Informed consent is the core principle of modern medical practice.
In some very limited circumstances, care can be provided without
Medical care practitioners must disclose conflicts of interest that might
affect their clinical judgment.
There are special laws governing consent for minors and incompetents.
Patients have the right to refuse medical care, even when it means they
Patients do not have a right to improper care or assisted suicide.
The doctrine of informed consent is the cornerstone of modern medical
jurisprudence. Although the need for bare consent to treatment is old, informed
consent arose after World War II, driven by the Nuremberg Doctrine and the
rise of technological medicine. It has been one of the most misunderstood
principles in medical law, sometimes driving a wedge between patients and
physicians. Now it is returning to its roots in the physician’s fiduciary duty to
the patient, as consent issues shift from concerns about unnecessary or
inappropriate treatments to denial of treatment driven by managed care
organizations’ cost cutting.
This section reviews the history of informed consent and discusses the different
standards governing simple and informed consent. These standards reflect the
conflict between legal ideals of medical care and its reality. Patient advocates
and many physicians view informed consent as a way to empower patients,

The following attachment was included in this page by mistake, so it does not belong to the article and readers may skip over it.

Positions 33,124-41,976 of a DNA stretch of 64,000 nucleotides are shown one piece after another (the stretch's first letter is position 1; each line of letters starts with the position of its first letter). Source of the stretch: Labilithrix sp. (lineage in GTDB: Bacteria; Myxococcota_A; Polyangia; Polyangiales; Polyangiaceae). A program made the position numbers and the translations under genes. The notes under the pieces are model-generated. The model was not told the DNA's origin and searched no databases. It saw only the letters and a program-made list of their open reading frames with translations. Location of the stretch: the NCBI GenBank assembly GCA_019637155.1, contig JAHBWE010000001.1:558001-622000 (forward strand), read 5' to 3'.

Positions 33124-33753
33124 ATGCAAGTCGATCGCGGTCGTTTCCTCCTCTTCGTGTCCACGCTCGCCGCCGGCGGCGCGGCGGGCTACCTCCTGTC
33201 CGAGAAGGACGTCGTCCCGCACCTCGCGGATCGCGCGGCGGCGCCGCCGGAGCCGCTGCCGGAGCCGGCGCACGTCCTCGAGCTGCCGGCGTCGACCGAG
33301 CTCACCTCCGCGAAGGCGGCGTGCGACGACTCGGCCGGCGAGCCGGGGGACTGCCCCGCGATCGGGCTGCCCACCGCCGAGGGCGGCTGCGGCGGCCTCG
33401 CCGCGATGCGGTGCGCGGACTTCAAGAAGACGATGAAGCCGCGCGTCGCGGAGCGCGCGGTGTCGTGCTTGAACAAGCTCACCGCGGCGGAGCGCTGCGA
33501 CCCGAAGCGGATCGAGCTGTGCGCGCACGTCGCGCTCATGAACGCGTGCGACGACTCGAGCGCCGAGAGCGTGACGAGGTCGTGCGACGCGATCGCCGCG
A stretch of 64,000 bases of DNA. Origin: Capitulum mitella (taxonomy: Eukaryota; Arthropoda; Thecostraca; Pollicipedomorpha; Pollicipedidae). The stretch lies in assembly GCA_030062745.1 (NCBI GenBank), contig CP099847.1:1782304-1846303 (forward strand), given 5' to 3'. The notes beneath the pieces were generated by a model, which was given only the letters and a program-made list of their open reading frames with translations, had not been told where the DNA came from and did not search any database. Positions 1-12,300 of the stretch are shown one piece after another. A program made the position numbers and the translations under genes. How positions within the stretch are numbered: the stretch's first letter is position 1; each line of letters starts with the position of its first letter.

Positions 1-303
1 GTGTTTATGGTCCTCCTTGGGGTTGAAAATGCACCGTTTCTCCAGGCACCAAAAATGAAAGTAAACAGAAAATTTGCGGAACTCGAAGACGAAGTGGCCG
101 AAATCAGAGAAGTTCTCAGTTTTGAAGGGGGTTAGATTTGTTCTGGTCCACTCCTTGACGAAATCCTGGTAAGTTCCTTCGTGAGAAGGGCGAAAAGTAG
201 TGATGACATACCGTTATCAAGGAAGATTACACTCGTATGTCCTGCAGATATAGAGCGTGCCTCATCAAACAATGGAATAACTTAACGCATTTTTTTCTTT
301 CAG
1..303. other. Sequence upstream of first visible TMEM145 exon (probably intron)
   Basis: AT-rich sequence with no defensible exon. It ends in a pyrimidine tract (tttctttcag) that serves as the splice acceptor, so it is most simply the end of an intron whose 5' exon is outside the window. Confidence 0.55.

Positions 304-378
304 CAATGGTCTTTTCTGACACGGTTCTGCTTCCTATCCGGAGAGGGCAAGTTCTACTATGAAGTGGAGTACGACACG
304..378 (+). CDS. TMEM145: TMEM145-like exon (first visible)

thereby making them equal partners in the therapeutic relationship. This is a
naive view of informed consent. Informed consent does not affect the disparity
in power and knowledge between physicians and patients. Informed consent is
very important at the margin, when there are clear, simple-to-understand
choices. It cannot protect patients from overreaching by physicians or from
antiscientific delusions about medical treatments. Good science and proper
standards for medical practice are more empowering than elaborate informed
consent rituals. Informed consent is a laudable goal, but it is possible to
comply with the legal standards for informed consent without effectively
involving the patient in the decision-making process. When this happens,
physicians lose the true value of informed consent: reducing conflicts with
patients through dissipating unreasonable expectations.